Catch the important Q1 market highlights before you step into the next financial quarter
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Catch the important Q1 market highlights before you step into the next financial quarter

The past quarter was full of surprises – from the biggest NASDAQ crash to a 5-year high Inflation. Read the market highlights of Quarter 1

Financial markets highlights in the first quarter of 2022

  • Gold reached around its all-time highs at 2070 dollars per ounce for the second time after starting the pandemic.
  • NASDAQ index plunged over 38% - the biggest crash since 2008.
  • Oil prices skyrocketed 85% from 78 dpb (Dollar per barrel) to 131 dpb.
  • Nickle jumped over 250% in one day on London Stock Exchange, the most significant price fluctuation in the history of financial markets ever.
  • Inflation peaked up to five-decade highs.
  • In March, the Japanese yen dropped to almost 7-year lows against other major currencies.

Inflation fears weigh on global growth

In the first quarter of 2022, the financial markets were full of surprises. While rising uncertainties about global economic growth were among the main drivers of trends. In the context of near-zero interest rates and extensive bond redemption and liquidity injection programs from central banks, the stimulus packages eventually led to the highest inflation figures in five decades with inflation in the U.S. and Europe exceeding 7%.

A constant rise in general goods and services prices has prompted central banks to use their tools to curb inflation since the beginning of 2022. The divergence in economic policies among the central banks has changed investors' perception of economic growth estimates for each country.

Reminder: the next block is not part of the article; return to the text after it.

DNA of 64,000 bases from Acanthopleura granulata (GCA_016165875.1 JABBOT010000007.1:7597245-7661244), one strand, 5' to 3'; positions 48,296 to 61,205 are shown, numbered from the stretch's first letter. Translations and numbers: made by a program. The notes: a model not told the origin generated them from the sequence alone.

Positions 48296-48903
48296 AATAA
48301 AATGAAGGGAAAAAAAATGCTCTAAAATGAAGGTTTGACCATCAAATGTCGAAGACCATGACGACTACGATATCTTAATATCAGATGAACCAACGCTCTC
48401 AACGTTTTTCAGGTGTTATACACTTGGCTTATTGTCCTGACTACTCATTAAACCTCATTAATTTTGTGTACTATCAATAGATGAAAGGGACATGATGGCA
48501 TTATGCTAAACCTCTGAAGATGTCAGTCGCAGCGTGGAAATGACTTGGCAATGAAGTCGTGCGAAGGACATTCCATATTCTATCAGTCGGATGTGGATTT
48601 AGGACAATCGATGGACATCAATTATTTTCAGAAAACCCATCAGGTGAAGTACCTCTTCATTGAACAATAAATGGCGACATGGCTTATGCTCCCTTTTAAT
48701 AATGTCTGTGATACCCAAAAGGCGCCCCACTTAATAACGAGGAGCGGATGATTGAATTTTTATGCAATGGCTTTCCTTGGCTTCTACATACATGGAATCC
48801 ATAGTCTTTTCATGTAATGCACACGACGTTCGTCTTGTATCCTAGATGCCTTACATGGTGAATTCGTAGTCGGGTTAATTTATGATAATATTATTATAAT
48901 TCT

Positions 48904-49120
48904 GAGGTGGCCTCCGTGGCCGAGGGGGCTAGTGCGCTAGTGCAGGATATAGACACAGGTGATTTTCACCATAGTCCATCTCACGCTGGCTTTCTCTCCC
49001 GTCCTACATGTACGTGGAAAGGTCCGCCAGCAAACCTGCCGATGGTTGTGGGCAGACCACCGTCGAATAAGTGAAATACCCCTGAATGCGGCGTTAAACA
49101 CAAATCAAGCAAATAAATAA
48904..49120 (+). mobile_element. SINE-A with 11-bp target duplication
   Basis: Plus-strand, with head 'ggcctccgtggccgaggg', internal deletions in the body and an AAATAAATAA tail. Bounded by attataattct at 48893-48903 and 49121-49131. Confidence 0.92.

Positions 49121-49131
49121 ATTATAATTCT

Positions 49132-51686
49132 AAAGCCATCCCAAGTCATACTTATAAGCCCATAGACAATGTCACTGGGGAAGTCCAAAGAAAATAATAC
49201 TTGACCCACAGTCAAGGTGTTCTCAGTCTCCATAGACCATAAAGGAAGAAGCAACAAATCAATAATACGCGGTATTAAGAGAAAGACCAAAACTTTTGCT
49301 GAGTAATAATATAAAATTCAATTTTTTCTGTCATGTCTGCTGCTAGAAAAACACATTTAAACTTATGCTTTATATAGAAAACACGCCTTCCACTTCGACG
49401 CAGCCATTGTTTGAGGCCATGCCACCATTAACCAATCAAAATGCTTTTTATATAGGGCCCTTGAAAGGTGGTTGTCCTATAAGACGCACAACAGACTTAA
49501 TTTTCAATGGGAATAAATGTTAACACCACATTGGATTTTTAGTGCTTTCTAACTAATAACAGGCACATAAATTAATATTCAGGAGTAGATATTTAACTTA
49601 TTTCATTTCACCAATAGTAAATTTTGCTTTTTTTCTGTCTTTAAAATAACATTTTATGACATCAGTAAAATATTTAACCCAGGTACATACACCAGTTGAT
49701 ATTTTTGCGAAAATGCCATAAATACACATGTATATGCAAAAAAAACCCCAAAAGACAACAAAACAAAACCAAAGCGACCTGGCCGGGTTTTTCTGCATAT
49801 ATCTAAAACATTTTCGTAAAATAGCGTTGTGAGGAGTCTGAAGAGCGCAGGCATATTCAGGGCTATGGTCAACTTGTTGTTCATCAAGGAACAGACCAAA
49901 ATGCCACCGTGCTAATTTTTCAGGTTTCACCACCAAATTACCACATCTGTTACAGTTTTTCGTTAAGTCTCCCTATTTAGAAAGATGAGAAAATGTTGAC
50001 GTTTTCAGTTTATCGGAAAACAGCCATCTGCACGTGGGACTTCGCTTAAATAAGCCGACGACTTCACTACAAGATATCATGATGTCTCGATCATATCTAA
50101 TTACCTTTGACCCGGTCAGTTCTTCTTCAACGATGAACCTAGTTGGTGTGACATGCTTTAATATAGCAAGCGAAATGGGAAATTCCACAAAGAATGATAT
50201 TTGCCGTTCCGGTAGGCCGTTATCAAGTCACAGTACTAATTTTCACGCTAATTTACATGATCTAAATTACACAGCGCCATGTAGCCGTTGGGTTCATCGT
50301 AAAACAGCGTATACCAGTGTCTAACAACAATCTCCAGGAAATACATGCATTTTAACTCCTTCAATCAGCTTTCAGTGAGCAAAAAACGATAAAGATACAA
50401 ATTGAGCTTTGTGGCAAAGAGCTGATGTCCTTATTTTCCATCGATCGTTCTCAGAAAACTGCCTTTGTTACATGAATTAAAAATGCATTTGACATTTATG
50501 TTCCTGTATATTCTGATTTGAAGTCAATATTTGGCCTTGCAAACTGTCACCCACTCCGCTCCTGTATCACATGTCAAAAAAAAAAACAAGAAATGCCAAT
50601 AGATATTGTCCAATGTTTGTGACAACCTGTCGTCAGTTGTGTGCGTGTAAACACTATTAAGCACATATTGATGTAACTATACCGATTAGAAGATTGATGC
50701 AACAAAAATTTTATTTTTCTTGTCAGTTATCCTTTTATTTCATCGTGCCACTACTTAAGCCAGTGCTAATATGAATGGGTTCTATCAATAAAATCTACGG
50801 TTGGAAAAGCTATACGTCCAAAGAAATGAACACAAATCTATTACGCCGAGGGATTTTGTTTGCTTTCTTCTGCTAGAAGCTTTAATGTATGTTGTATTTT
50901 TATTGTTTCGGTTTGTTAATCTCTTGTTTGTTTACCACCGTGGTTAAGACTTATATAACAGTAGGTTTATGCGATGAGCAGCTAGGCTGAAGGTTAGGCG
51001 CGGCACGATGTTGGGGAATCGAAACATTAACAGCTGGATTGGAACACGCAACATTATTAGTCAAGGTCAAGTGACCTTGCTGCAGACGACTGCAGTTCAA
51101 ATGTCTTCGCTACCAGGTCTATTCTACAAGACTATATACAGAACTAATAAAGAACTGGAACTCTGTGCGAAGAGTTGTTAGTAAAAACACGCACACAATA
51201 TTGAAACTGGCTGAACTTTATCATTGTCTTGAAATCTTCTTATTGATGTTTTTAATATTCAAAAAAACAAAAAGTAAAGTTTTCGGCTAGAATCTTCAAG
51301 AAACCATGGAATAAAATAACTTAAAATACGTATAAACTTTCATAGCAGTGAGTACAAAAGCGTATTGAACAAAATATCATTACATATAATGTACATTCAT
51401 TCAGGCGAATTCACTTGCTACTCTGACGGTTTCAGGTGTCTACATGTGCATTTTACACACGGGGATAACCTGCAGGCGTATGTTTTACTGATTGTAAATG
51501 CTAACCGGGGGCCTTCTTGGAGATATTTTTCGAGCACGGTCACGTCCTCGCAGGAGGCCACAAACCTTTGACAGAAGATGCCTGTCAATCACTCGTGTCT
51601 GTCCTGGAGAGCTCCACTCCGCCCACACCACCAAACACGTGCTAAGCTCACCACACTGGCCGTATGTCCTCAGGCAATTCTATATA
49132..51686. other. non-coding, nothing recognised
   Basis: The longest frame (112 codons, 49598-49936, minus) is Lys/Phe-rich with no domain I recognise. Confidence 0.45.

Starting of rate hikes cycle

For the first time in three years, the Federal Reserve raised interest rates in the first quarter of this year. With the Fed's determined plan to combat inflation, the dollar index moved closer to its two-year high against other major currencies. It is expected that the bank will continue raising interest rates to 2% for the rest of the year. By contrast, the European Central Bank's relatively passive stance led to the euro tumbling to its lowest rate in two years as the ECB's big concern is slowing down economic growth in the light of high energy prices. At the same time, the Bank of Japan's unwillingness to adopt immediate contractionary policies contributed to the yen reaching its seven-year low against the greenback.

Geopolitical tensions and commodities markets

Meanwhile, geopolitical tensions with Russia's invasion of Ukraine and unprecedented financial sanctions from western countries also shocked the markets.

The combination of inflation expectations, supply disruption concerns, and Russia's significant role resulted in major shocks for commodities markets, extending to energy, agriculture, and precious metals. The oil price rose 85% to $130 a barrel, and the price of natural gas doubled. Corn and wheat prices reached record levels. The nickel price rose 250% in one day, a record in the history of financial markets.

Gold broke out of its two-year high and reached a new high of $ 2070 on the back of investor risk aversion.

Worst quarter for equities since the beginning of the pandemic

The Dow Jones Industrial Average closed the first quarter down 4.6% and the S&P 500 down 4.9%. The Nasdaq also dropped 9%. This was the worst period for the three major averages since the first quarter of 2020, when the Covid pandemic hit the U.S., and the S&P 500 plunged 20%. High inflation in the United States, the start of the Fed's rate-hiking cycle, and the invasion of Ukraine by Russia all contributed to equities' struggles this quarter.

Markets are expected to be driven by concerns about slowing economic growth amid high energy prices and continued inflation in the second quarter.